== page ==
If you liked "Don't Eat This Book" by Morgan Spurlock...

Thanks for requesting a Book Match from the Central Rappahannock
Regional Library. You asked for a book similar to Morgan Spurlock's
Don't Eat This Book. If you are looking for books on the same topic, you may like:

Fast Food Nation: The Dark Side of the All-American Meal, by Eric
Schlosser
Fast food has hastened the malling of our landscape, widened the chasm
between rich and poor, fueled an epidemic of obesity, and propelled
American cultural imperialism abroad. That's a lengthy list of charges,
but Eric Schlosser makes them stick with an artful mix of first-rate
reportage, wry wit, and careful reasoning.Schlosser's myth-shattering
survey stretches from California's subdivisions, where the business was
born, to the industrial corridor along the New Jersey Turnpike, where
many of fast food's flavors are concocted. Along the way, he unearths a
trove of fascinating, unsettling truths-from the unholy alliance between
fast food and Hollywood to the seismic changes the industry has wrought
in food production, popular culture, and even real estate. (book jacket)


Fat Land: How Americans Became the Fattest People in the World, by Greg
Critser
A nutrition and health writer provides a thoroughly documented but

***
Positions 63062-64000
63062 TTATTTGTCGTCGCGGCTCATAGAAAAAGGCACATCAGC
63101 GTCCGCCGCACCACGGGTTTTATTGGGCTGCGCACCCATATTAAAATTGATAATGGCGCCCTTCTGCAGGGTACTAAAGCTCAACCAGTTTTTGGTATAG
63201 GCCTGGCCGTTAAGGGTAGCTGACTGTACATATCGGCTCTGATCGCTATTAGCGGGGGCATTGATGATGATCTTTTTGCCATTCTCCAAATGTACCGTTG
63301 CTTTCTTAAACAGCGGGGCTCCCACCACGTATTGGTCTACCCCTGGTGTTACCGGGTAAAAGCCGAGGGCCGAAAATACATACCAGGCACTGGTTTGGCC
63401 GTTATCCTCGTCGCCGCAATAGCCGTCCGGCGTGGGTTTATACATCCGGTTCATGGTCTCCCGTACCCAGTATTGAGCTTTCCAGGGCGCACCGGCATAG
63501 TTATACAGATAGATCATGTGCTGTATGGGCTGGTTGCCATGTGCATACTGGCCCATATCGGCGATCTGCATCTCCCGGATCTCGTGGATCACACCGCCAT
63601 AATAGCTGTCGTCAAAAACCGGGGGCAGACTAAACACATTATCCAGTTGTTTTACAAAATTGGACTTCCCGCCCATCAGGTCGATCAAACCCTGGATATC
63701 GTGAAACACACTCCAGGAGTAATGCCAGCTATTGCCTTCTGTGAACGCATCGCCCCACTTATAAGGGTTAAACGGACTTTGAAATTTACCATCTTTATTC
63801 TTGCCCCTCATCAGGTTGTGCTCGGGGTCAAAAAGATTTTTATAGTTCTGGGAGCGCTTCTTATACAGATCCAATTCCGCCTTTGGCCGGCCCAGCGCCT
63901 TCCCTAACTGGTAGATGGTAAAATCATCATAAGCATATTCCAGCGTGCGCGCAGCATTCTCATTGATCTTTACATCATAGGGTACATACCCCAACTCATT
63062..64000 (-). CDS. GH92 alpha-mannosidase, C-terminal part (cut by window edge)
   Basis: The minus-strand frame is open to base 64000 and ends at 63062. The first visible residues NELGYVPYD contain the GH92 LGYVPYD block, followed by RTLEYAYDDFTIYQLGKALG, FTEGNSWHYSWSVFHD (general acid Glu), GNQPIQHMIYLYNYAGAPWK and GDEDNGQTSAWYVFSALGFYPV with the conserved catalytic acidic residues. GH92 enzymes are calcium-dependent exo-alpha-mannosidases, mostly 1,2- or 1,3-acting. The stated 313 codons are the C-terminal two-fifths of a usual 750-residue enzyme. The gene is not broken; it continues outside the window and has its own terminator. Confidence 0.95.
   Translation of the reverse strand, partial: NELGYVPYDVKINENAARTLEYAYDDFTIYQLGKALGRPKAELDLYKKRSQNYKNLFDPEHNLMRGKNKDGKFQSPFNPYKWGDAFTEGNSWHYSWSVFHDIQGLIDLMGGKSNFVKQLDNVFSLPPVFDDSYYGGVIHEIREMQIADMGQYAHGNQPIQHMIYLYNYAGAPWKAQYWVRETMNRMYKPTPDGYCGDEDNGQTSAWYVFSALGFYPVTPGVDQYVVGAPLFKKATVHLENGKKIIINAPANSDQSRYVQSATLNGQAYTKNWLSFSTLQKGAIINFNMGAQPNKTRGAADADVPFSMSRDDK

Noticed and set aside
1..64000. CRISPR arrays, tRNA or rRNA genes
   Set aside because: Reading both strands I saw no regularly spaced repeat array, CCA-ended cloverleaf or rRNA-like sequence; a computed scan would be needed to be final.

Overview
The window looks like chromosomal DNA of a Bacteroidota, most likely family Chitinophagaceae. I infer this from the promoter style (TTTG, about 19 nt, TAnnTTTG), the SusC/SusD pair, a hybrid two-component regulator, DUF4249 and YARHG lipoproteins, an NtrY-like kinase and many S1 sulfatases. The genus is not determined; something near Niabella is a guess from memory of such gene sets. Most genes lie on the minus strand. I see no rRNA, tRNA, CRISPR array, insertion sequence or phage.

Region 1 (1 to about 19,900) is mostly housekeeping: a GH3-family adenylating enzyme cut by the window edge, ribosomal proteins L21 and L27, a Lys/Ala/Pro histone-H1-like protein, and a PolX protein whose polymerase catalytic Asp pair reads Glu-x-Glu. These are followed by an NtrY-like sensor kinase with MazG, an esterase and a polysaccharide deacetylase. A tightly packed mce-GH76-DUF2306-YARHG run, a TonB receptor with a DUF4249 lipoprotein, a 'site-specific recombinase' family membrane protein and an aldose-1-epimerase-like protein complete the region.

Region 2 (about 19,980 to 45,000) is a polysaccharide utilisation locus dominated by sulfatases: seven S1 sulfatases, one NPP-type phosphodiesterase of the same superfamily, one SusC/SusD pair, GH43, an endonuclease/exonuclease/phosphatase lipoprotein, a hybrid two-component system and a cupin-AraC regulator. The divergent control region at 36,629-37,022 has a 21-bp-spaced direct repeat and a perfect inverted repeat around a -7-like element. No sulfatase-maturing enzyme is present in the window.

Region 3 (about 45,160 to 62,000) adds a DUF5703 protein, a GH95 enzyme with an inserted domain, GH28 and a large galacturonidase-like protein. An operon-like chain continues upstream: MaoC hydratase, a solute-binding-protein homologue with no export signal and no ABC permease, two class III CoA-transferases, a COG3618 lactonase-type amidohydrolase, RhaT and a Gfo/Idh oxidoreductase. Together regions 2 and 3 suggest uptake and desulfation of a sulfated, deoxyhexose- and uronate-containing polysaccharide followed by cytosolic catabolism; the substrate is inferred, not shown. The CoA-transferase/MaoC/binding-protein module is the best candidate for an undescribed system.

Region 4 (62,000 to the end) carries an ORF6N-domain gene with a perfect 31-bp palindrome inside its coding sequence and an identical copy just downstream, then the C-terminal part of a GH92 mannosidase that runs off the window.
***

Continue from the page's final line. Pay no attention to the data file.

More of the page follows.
nevertheless engaging treatment of the very serious "epidemic of
obesity" which affects the health and well-being of some 60 percent of
the American population. Class, politics, culture, and economics are
taken into account to show how Americans, particularly children, have
become overweight. (catalog summary)

Food Politics: How the Food Industry Influences Nutrition and Health, by
Marion Nestle
How does the food industry influence what people eat and, therefore,
their health? "Food Politics" is a bold, unprecedented behind-the-scenes
expose of one of America's biggest and most powerful industries.
(catalog summary)

The Jungle, by Upton Sinclair
"Practically alone among the American writers of his generation," wrote
Edmund Wilson, "[Sinclair] put to the American public the fundamental
questions raised by capitalism in such a way that they could not escape